She also speaks on the impact the criminal justice system has on families. Prior to her leadership of Gideon’s Promise, Askia was an educator in Washington, D.C. and Atlanta, GA. During her tenure, her students were routine examples of over-policing in marginalized communities, the school-to-prison pipeline as well as the negative outcomes derived from legal representation provided by poorly trained public defenders with overwhelming caseloads. The latter being a lesson she learned earlier in life when both her father and brother were sentenced to prison.
Under Askia’s leadership Gideon's Promise has won numerous awards including, but not limited to, Stephen B. Bright Public Defender Award, Emory University's Martin Luther King, Jr. Community Service Award, Southern Center for Human Rights' Gideon's Promise Award, The National Association of Sentencing Advocates and Mitigation Specialists Sentencing Project Award and the American College of Trial Lawyers Emil Gumpert Award. The organization also served as the inspiration for the award-winning HBO documentary Gideon’s Army. She is a member of Leadership Atlanta and the Society of International Business Fellows and has been honored with the Women’s National Basketball Association (WNBA) Inspiring Woman Award, and the Atlanta Hawks Most Notable Atlantan.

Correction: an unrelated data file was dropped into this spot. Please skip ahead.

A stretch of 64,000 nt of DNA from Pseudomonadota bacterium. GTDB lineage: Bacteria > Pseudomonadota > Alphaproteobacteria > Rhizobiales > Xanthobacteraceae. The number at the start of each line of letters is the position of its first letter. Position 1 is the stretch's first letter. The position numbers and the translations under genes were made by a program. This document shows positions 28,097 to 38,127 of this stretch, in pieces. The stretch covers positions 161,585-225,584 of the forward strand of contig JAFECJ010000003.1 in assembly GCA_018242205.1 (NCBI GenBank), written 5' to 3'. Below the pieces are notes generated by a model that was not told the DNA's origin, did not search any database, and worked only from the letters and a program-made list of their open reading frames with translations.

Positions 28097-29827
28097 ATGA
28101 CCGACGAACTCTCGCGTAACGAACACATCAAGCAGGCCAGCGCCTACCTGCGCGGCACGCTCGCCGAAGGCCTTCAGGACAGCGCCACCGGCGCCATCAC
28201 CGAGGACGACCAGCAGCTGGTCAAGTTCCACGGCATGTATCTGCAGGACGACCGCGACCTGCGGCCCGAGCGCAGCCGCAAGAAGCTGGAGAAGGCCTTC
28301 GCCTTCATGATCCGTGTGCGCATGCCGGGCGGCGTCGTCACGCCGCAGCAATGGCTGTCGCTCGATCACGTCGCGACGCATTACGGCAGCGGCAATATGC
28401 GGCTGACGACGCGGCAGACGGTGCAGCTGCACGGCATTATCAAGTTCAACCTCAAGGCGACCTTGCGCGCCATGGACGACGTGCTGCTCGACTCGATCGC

Askia earned a Master’s of Early Childhood and Elementary Education from Trinity University in Washington D.C. and a Bachelor of Science degree in City & Regional Planning from Cornell University in Ithaca, New York.
She resides in Atlanta, Georgia with husband Jonathan and children Aaliyah and Lucas.
Dr. Joseph I. Castro serves as the eighth chancellor to lead the California State University (CSU). He is the first Californian and first person of color to serve in this role. The grandson of immigrants from Mexico and the son of a single mother, Dr. Castro was the first in his family to graduate from a university. He earned a bachelor's degree in political science and a master's in public policy from the University of California, Berkeley, and a Ph.D. in higher education policy and leadership from Stanford University. He is a renowned and gifted scholar in the fields of leadership and public policy and has mentored hundreds of other scholars and practitioners, including many university presidents and senior officers.